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Scientific Articles   |    
Angular-Stable Locked Intramedullary Nailing of Two-Part Surgical Neck Fractures of the Proximal Part of the HumerusA Multicenter Retrospective Observational Study
Armodios M. Hatzidakis, MD1; Michael J. Shevlin, MD2; Duane L. Fenton, PA-C1; Douglas Curran-Everett, PhD3; Robert J. Nowinski, DO4; Edward V. Fehringer, MD2
1 Western Orthopaedics, PC, 1830 Franklin Street, Suite 450, Denver, CO 80218. E-mail address for A.M. Hatzidakis: Armandhatzi@yahoo.com
2 University of Nebraska Medical Center, 987830 Nebraska Medical Center, Omaha, NE 68198-7830
3 Division of Biostatistics and Bioinformatics, M222, National Jewish Health, 1400 Jackson Street, Denver, CO 80206
4 OrthoNeuro, 7277 Smith's Mill Road, Suite 300, New Albany, OH 43054
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Disclosure: None of the authors received payments or services, either directly or indirectly (i.e., via his or her institution), from a third party in support of any aspect of this work. One or more of the authors, or his or her institution, has had a financial relationship, in the thirty-six months prior to submission of this work, with an entity in the biomedical arena that could be perceived to influence or have the potential to influence what is written in this work. Also, one or more of the authors has had another relationship, or has engaged in another activity, that could be perceived to influence or have the potential to influence what is written in this work. The complete Disclosures of Potential Conflicts of Interest submitted by authors are always provided with the online version of the article.

  • Disclosure statement for author(s): PDF

Investigation performed at Western Orthopaedics, PC, Denver, Colorado, OrthoNeuro, New Albany, Ohio, and the University of Nebraska Medical Center, Omaha, Nebraska

Copyright © 2011 by The Journal of Bone and Joint Surgery, Inc.
J Bone Joint Surg Am, 2011 Dec 07;93(23):2172-2179. doi: 10.2106/JBJS.J.00754
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Abstract

Background: 

The ideal fixation technique for the treatment of proximal humeral fractures remains unclear. In the present study, we evaluated the experience of three surgeons with the treatment of two-part surgical neck fractures with angular-stable intramedullary fixation.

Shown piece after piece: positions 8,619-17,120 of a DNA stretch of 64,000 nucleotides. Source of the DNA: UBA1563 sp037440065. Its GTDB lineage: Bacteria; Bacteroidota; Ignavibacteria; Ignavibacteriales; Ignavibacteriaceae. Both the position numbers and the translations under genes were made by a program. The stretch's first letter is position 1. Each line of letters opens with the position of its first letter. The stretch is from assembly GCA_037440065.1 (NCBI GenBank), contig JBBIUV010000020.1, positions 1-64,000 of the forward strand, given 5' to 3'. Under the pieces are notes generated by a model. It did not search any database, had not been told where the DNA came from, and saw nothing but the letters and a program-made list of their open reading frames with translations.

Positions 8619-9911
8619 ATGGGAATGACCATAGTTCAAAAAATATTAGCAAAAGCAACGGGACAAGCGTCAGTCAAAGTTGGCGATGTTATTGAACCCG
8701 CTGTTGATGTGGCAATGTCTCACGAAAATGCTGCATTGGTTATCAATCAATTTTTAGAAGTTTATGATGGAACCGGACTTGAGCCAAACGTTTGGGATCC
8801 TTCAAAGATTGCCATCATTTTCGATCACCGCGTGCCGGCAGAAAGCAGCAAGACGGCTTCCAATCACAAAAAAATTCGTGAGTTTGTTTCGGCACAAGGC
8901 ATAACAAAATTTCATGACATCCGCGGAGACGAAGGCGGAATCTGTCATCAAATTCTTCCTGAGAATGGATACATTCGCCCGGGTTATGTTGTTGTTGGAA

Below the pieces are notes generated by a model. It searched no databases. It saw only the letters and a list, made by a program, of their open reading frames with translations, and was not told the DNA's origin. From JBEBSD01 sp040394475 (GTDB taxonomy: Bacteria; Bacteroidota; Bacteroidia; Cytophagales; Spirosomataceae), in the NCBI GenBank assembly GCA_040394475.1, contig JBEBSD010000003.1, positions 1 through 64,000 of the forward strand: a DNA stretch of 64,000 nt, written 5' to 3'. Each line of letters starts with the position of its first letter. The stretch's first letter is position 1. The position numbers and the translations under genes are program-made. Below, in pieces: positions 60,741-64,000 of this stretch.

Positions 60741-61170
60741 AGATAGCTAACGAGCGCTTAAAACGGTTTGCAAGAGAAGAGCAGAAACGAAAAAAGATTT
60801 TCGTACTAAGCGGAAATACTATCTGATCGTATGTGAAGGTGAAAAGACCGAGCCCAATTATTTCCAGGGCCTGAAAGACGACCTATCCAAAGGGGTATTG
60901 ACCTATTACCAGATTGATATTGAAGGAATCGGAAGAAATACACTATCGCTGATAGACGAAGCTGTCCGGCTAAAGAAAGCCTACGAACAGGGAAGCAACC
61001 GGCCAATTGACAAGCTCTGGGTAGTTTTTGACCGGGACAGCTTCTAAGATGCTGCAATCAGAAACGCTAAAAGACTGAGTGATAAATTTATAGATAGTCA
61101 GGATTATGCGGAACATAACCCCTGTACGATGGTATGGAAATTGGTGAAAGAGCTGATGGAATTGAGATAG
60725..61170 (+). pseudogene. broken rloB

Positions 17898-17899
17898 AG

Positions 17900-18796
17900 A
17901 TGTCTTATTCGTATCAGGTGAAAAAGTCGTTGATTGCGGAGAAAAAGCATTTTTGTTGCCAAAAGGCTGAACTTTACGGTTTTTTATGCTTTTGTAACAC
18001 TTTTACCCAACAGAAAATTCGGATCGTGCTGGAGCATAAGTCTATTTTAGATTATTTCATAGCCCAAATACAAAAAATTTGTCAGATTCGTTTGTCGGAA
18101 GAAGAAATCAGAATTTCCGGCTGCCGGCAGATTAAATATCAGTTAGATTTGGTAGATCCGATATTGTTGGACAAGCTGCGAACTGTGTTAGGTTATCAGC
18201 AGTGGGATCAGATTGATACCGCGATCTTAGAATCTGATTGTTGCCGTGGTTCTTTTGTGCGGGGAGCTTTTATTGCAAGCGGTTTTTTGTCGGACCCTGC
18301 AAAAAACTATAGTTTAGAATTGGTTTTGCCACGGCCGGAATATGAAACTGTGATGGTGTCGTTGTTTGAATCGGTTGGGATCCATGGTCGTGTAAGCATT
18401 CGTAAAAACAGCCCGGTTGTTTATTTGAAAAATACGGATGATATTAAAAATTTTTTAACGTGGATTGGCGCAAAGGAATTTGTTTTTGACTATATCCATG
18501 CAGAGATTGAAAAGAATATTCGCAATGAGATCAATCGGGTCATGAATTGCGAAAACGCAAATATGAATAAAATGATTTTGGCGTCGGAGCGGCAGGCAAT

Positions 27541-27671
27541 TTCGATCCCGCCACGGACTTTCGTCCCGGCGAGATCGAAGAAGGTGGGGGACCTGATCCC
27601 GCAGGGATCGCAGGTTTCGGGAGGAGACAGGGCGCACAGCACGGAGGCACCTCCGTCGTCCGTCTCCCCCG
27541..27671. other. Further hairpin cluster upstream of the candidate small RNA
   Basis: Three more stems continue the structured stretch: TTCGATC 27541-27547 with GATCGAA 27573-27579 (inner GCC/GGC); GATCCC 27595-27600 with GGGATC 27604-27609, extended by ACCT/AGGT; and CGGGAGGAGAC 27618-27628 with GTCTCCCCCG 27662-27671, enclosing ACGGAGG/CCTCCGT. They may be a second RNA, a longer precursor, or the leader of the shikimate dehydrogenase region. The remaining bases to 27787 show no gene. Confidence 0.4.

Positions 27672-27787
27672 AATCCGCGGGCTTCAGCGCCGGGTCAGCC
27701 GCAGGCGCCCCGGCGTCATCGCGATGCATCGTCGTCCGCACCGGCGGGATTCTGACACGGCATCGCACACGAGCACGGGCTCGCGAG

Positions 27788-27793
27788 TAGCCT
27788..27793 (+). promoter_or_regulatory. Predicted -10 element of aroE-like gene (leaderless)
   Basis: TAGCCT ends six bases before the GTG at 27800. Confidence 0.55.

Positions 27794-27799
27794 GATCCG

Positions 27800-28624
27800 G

Methods: 

Forty-eight patients with forty-eight Neer two-part surgical neck proximal humeral fractures were managed with locked angular-stable intramedullary nail fixation by three surgeons. Shoulder pain and outcomes were quantified with Constant scores and standard radiographs.

Results: 

Thirty-eight patients (including twenty-eight female patients and ten male patients) with a mean age of sixty-five years were followed for at least twelve months (mean, twenty months; range, twelve to thirty-six months). All fractures healed primarily. The mean follow-up Constant score (and standard deviation) was 71 ± 12 points (range, 37 to 88 points), with a mean age-adjusted Constant score of 97% (range, 58% to 119%). The mean Constant pain score was 13 ± 2.2 (possible range, 0 to 15 points, with 15 points representing no pain). The mean forward flexion was 132° ± 22°. All fractures but one healed with a neck-shaft angle of ≥125°.

Conclusions: 

Patients who were managed with locked angular-stable intramedullary nailing of two-part surgical neck proximal humeral fractures via an articular entry point had reliable fracture-healing, favorable clinical outcomes, and little residual shoulder pain.

Level of Evidence: 

Therapeutic Level IV. See Instructions for Authors for a complete description of levels of evidence.

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    Accreditation Statement
    These activities have been planned and implemented in accordance with the Essential Areas and policies of the Accreditation Council for Continuing Medical Education (ACCME) through the joint sponsorship of the American Academy of Orthopaedic Surgeons and The Journal of Bone and Joint Surgery, Inc. The American Academy of Orthopaedic Surgeons is accredited by the ACCME to provide continuing medical education for physicians.
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